Innumerable Unforgettable Experiences
There were so many pleasant and unforgettable experiences in our friendship, not the least of which were several trips to New Hope in chartered flights set up by Joe, dinners at his favorite restaurants, meetings at NRA shows, and marketing of Fine Colts at a variety of firearm collector shows. Part of the pleasure was in the final proofing of every page.
Revealing of Joe’s kindly nature was his generosity with the book in its marketing over the years. Whenever I ran out of copies, he would kindly ship another box or two – but somehow he never billed me for a single one of these. Further, as a freelancer, there are times when one is confronted with the worst aspect of being freelance: it’s either feast or famine . . . as Norm Flayderman advised me in the late 1960s. Once Joe and I were at an NRA show, and – not asking me how things were going, instead he assumed that times were tough - he spontaneously handed me a generous present, which he fully knew would prove quite helpful.
Expressing Gratitude to the Generous and Dedicated Dr. Joe
In my preface to Fine Colts The Dr. Joseph A. Murphy Collection, I closed that special page with the heartfelt statement:
“The author is grateful to Dr. Murphy for his enthusiastic cooperation and participation. He has kindly agreed to contribute the following preface to this extraordinary panorama of the art and craftsmanship, history, mechanics, adventure and romance so spectacularly associate with the saga of Colt firearms.”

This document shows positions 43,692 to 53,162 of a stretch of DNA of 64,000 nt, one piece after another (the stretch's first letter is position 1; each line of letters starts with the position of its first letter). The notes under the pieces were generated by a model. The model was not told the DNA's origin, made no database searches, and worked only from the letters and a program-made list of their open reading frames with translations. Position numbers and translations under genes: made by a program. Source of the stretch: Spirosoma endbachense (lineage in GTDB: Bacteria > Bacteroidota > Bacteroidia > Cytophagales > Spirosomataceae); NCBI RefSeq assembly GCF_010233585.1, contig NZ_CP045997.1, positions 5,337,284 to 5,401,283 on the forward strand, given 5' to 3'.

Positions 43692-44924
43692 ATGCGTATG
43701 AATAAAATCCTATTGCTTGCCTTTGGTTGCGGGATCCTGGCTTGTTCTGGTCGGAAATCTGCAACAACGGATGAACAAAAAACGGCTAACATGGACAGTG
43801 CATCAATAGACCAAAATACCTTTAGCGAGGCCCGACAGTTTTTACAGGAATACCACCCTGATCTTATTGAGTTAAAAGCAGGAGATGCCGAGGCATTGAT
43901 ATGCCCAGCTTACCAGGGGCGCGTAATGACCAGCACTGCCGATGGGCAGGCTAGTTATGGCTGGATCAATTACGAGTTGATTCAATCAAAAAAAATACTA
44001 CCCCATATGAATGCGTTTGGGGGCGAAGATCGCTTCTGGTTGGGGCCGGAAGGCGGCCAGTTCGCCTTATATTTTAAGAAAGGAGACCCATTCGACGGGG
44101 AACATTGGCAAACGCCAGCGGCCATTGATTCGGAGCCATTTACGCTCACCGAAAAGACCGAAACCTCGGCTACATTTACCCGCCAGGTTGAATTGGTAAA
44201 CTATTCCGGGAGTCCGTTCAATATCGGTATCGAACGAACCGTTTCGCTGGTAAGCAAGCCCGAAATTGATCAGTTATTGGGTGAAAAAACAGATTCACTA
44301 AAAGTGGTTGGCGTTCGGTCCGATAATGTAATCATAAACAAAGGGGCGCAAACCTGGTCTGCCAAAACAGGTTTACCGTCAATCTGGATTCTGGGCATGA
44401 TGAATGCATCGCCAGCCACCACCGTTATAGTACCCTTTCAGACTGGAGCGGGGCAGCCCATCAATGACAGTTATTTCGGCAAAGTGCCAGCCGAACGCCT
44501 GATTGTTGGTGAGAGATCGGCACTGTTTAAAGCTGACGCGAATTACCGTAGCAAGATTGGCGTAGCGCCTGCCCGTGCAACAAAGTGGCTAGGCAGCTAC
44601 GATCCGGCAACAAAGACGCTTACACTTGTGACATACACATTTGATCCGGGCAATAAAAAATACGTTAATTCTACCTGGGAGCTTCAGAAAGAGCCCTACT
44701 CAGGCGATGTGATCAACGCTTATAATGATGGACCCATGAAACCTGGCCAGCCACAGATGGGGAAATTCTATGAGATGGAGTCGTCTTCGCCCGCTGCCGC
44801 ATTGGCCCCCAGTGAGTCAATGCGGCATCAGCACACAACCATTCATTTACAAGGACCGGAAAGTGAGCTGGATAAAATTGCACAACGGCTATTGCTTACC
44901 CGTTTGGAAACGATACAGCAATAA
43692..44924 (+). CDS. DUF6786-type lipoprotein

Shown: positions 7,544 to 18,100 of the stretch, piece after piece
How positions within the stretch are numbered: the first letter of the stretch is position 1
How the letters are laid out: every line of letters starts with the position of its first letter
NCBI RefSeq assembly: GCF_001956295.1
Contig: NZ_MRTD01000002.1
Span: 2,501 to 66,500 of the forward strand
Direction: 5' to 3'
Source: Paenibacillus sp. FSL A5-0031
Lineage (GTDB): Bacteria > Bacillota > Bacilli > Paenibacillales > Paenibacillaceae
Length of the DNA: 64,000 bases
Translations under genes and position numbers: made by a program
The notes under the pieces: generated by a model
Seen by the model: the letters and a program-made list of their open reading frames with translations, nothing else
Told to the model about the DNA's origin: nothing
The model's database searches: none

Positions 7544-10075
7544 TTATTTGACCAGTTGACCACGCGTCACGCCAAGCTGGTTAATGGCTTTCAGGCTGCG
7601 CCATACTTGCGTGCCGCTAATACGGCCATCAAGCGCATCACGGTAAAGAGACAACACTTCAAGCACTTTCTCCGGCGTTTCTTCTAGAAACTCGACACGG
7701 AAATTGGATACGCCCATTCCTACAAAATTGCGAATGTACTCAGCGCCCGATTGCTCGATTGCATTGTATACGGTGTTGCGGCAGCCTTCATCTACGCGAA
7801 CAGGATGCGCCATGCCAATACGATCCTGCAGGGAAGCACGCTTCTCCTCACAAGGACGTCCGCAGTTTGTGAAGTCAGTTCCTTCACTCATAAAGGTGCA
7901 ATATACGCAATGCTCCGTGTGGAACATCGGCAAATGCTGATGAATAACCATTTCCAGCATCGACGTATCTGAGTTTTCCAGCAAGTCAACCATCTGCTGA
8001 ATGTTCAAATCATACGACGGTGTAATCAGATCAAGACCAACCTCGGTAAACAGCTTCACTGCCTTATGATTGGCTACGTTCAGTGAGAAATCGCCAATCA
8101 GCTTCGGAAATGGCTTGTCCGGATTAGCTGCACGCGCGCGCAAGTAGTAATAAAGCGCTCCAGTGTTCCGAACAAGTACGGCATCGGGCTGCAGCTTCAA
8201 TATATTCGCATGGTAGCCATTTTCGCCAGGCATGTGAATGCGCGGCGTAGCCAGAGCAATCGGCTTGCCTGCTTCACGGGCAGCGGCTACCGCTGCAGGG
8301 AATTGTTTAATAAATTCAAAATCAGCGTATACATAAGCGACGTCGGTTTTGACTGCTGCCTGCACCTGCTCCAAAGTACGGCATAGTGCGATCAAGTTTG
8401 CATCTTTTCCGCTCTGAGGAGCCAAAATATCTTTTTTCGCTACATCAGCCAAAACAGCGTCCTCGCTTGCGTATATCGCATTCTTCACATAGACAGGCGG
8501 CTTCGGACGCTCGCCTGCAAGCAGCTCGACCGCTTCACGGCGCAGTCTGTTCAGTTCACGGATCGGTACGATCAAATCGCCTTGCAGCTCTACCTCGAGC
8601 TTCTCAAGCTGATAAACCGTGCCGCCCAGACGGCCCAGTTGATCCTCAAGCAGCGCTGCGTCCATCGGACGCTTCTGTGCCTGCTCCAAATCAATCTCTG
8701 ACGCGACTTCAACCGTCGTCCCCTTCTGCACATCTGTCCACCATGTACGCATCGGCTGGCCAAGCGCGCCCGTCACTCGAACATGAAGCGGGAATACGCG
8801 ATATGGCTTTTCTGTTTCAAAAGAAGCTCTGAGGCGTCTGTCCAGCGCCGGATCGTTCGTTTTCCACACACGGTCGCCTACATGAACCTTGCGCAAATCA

||Published in 1999, Fine Colts – The Dr. Joseph A. Murphy Collection by R.L. Wilson remains the definitive publication on Dr. Joseph A. Murphy’s massive firearms collection. Image courtesy of S.P. Fjestad.
Typical of Joe’s generosity of spirit, he made sure the book recognized the many collectors who preceded his own dedication to Colts and to firearms of fine quality. He prefaced this listing of more than 50 devotees as follows: “My sincerest gratitude is extended to the former owners and collectors who have cherished the firearms presented in this book . . . .”
The Perfect Collector Was Also the Perfect Patron
Joe’s remarkable life fulfilled his innate quest for the American dream. He was blessed with a wonderful and supportive family, business success beyond imagination, and landmark achievements as a collector and student in all of his chosen passions. His automobile and firearms books are not only brimming with information, but also inspiring to others to document their own contributions in collecting.
In turn, we in antique and modern arms and automobiles are blessed to have enjoyed his friendship and energetic pursuit of excellence. And to have enjoyed the many fruits of his generosity and enthusiasm.
In our wishing Joe all the best on his last journey, we recognize that the Dr. Joseph A. Murphy legend will live on in the memory of all who knew him, and to an incalculable greater number through the innumerable projects to which he gave his whole-hearted, long-term support.
Godspeed to Dr. Joseph A. Murphy, Collector Nonpareil.
Our heartfelt condolences to Martha J. Wise Murphy, to daughter Katherine N. Riggs, sons Joseph P. Murphy and William T. Murphy, and to five grandchildren.